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Fittings: Moving From Steel to Textile

Øyvind Bordal
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You’ve probably seen them: loops of Dyneema rope, so called “soft shackles,” or blocks in which certain elements are textile rather than metal.

Even textile deck fittings are entering the market and becoming increasingly popular.

This quiet revolution—the movement from hard steel toward soft materials—has been going on for quite some time now. So far, most of the action has been confined to the professional or semi-professional racing community. As always, frontline developments trickle down and are eventually adopted by ordinary sailors.

But if they are not obsessive enough about weight reduction to spend loads of money on minor weight savings, why would they opt for textile fittings? Are they getting cheaper and easier to find? What are the pros and cons? We asked the experts.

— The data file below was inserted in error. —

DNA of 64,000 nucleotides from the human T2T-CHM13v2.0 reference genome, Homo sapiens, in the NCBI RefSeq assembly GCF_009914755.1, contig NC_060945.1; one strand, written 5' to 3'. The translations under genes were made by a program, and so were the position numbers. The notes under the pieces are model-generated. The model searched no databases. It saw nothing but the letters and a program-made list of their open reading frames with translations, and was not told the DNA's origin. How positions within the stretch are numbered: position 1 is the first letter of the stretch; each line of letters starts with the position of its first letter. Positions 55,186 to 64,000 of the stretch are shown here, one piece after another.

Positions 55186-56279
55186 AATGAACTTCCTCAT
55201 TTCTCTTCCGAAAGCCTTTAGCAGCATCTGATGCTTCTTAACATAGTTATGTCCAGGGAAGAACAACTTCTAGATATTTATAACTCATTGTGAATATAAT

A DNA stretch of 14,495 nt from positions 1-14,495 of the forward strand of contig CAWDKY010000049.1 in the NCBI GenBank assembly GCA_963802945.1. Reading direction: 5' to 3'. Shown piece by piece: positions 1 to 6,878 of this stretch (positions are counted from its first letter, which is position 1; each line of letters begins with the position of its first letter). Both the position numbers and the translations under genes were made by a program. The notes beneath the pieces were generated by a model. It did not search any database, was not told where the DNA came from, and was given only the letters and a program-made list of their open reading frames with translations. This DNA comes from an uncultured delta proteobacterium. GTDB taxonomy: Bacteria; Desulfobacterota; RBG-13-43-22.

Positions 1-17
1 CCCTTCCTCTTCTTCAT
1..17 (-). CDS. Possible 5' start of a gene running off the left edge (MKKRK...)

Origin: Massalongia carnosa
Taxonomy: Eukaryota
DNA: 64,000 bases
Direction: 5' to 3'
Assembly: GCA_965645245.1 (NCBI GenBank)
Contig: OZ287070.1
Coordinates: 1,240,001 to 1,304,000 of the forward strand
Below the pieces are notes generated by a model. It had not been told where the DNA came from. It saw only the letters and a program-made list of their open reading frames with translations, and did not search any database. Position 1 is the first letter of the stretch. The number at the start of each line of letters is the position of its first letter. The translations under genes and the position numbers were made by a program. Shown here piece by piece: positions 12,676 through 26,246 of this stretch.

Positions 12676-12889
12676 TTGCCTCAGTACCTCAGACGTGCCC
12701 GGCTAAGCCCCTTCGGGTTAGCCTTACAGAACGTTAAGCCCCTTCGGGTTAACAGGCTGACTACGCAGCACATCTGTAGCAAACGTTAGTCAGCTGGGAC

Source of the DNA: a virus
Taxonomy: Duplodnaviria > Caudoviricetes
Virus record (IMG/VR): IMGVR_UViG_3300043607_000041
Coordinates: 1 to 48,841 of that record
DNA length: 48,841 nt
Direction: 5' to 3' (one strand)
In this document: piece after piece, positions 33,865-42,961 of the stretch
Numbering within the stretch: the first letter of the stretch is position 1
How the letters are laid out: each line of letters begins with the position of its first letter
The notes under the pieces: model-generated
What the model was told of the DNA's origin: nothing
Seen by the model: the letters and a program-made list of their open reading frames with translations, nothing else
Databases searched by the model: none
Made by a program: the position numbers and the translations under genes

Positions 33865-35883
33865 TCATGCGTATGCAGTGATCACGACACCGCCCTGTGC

New Ways of Attachment

Marin Clausin is the founder of Karver, a French company at the forefront of this development. The majority of Vendée Globe sailors use Karver equipment, probably the best recommendation there is.

“New, high-strength ropes have gradually changed the development of deck gear,” he explained. “Dyneema, Kevlar and PBO are stronger than stainless steel and about ten times lighter. The fact that it is a flexible material allows new ways of attaching one part to another. You can move things in all directions.”

Another advantage noted by Clausin is rapid handling. Loops tend to be very easy to open and close without tools. “And since there is no metal-to-metal contact, there is no noise. If you look at blocks, the fact that the lashing goes through the center of the block is a real safety factor. If the block breaks, the running line is still kept in place by the lashing,” he added.

Courtesy of Ropeye
Courtesy of Ropeye

Courtesy of Upffront

Courtesy of Karver

Courtesy of Ropeye

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